Several observers have taken solace from the jump in housing starts; however others have noted the implications of the decline in housing permit applications are not so rosy.
Figure 1 shows the relationship between housing permits, starts and sales. As has been noted by CR among others, permits (blue) are a leading indicator for starts (red) and starts (red) are leading indicators for completions (not graphed) and sales (green). [Correction 8pm 3/22].
Figure 1: Housing permits, starts (1 unit) and sales (1 unit), in thousands, SAAR. Source: St. Louis Fed FRED II.
How does this tie in with the general economy? There are obviously many links, but I want to focus here (again) on the link between residential and (the larger component of GDP) nonresidential investment, depicted in Figure 2.
Figure 2: Log nonresidential fixed investment (red), equipment and software investment (blue) and residential investment (green), SAAR. Source: NIPA release of 28 February 2007.
As noted here, and repeatedly at CR as well (see here too), residential investment leads nonresidential investment. This bodes ill, given the severe dropoff in residential investment. In Figure 3, the q/q annualized growth rates for these series are displayed for the last eight years.
Figure 3: Quarter on Quarter growth rates in nonresidential fixed investment (red), equipment and software investment (blue) and residential investment (green), SAAR, calculated using log differences. Source: NIPA release of 28 February 2007 and author’s calculations.
To quantify the maximal correlations in these leads and lags, I calculated the cross-correlogram between changes in (logged) nonresidential and residential investment over the 1967-06 period. Figure 4 shows that the maximal correlation between nonresidential investment growth and residential investment growth is at lag 4 (i.e., residential investment leads nonresidential by about a year).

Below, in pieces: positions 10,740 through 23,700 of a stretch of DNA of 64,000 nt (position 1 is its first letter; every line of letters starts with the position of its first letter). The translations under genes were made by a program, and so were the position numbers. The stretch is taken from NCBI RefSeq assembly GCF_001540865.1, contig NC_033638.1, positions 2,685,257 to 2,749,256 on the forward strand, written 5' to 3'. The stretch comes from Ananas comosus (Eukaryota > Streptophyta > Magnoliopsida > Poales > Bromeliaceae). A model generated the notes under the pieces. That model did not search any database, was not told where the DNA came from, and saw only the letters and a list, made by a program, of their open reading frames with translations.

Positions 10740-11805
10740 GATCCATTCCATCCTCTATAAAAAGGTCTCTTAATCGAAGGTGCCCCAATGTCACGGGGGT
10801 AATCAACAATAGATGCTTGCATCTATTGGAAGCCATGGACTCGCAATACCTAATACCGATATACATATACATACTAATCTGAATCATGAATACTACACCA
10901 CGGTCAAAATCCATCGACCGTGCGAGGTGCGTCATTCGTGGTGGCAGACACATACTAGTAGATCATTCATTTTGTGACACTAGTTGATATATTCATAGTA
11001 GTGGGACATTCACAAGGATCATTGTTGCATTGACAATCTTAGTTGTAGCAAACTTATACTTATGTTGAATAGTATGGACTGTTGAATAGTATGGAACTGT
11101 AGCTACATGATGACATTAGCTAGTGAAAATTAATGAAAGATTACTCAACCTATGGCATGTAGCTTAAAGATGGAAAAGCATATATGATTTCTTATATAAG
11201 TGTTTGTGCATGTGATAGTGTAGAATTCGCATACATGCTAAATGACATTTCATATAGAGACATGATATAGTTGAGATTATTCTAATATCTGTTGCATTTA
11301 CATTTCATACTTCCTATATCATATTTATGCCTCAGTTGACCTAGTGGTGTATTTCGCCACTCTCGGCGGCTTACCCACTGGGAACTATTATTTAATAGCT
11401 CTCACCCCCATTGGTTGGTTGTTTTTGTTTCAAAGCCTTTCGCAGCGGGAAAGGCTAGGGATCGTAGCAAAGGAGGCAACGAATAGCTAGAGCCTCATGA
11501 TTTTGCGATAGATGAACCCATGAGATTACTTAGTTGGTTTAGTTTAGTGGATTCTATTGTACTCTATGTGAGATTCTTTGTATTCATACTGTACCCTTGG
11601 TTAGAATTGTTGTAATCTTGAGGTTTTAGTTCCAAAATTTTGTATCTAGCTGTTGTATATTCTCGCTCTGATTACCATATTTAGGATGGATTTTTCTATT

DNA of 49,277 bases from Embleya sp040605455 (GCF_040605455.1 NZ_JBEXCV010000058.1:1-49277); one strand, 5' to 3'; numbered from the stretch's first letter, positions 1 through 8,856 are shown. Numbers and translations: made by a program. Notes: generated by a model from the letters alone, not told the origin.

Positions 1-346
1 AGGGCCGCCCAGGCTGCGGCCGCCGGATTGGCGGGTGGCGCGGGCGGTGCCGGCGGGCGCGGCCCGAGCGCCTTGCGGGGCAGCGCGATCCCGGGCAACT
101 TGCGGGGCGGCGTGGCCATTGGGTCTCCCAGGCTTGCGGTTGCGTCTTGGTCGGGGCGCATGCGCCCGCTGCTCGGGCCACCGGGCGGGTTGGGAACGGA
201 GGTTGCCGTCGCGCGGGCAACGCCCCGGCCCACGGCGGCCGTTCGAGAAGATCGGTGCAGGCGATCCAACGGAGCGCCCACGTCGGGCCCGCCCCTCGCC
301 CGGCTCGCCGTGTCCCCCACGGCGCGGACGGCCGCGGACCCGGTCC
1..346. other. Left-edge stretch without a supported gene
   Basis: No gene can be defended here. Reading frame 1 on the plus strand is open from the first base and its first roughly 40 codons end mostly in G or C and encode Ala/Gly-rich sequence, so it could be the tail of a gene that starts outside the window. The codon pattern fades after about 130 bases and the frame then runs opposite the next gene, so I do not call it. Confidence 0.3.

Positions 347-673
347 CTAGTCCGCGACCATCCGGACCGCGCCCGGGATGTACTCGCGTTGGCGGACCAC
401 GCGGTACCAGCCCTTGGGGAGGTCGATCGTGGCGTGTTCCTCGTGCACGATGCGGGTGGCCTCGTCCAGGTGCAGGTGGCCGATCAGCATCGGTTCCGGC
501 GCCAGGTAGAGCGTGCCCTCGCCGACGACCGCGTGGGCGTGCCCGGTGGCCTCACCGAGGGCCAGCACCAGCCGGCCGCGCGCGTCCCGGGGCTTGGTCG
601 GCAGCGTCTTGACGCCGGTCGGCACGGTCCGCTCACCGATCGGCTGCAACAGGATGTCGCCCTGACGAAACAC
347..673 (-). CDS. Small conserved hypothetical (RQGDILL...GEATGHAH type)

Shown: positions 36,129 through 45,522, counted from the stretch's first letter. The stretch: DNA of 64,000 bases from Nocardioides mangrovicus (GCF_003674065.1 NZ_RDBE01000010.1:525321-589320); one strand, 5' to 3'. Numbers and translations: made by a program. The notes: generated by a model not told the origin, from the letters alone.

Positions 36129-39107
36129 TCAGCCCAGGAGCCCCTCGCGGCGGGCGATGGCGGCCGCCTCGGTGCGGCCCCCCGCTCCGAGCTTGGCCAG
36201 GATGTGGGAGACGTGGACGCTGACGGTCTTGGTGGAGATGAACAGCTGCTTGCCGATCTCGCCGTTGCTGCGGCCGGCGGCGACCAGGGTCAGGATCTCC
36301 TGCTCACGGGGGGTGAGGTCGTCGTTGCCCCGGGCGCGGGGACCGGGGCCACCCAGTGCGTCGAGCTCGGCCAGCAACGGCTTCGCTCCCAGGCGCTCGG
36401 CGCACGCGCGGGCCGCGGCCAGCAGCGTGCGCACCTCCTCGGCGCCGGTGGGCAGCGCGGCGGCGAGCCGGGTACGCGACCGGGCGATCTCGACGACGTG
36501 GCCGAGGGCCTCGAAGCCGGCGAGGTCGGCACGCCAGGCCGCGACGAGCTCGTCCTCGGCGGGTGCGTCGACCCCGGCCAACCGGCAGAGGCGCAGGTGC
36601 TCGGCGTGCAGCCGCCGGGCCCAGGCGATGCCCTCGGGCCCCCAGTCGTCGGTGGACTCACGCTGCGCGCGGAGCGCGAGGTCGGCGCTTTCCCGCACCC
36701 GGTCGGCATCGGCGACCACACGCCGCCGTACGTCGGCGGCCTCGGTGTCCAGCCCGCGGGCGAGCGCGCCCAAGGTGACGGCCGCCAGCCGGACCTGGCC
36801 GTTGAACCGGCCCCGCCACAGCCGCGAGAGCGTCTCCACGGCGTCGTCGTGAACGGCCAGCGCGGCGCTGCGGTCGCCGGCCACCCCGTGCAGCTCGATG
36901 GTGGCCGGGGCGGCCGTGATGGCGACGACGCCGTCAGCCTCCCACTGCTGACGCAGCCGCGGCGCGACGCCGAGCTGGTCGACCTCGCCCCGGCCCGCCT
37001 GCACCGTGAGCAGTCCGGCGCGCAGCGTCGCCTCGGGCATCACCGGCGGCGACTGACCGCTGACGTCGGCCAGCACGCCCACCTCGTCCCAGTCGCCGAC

Figure 4: Cross-correlogram between Quarter on Quarter growth rates in nonresidential fixed investment and residential investment, SAAR, calculated using log differences. Source: NIPA release of 28 February 2007 and author’s calculations.
[Late addition: the set of bars on the left are the correlations between (the change in the log of) nonresidential investment and (the change in the log of) residential investment, at lags 0, 1, 2, ..., 8; the set of bars just to the right of the first set are the correlations between (the change in the log of) nonresidential investment and (the change in the log of) residential investment, at leads 0, 1, 2, ..., 8. The dashed lines indicate statistically significance; hence all the correlations from 0 to 6 lags are significantly positive.]
All the foregoing is suggestive of a decline in nonresidential investment in the next few quarters (and as shown in the graphs, growth in 06Q4 was near zero).
[Late addition: 8:15pm Pacific, 3/22]
Suppose the correlations that held over the 1967-2006 period hold into the future. Using the following regression:
0.106(dlRt-2) + 0.018(dlRt-3) +
0.162(dlRt-4) + ut
Where R2 = 0.29, n=155, DW = 1.305, dlNR is the first difference of log NonResidential investment, and dlR is the first difference of log Residential investment, SAAR, Ch.2000$.
To forecast dynamically nonresidential investment leads to the following figure. In this back of the envelope simulation, I’ve assumed that 2007 residential investment stays at 2006Q4 levels (i.e., we’ve “bottomed out”), and then rises at 4% per quarter in 2008 — mimicking what occurred in the recovery from the 1990-91 recession.
Figure 5: Predicted level of nonresidential fixed investment (red) using the indicated regression, and assuming levels of residential investment indicated in text. Gray shaded area is projection period. Source: NIPA release of 28 February 2007 and author’s calculations.
This is not really a model simulation, but merely an extrapolation using historical correlations. Nonresidential investment continues its moderate decline. Of course, I’ve assumed a pretty benign outcome for residential investment. Time will tell if I was an optimist or a pessimist.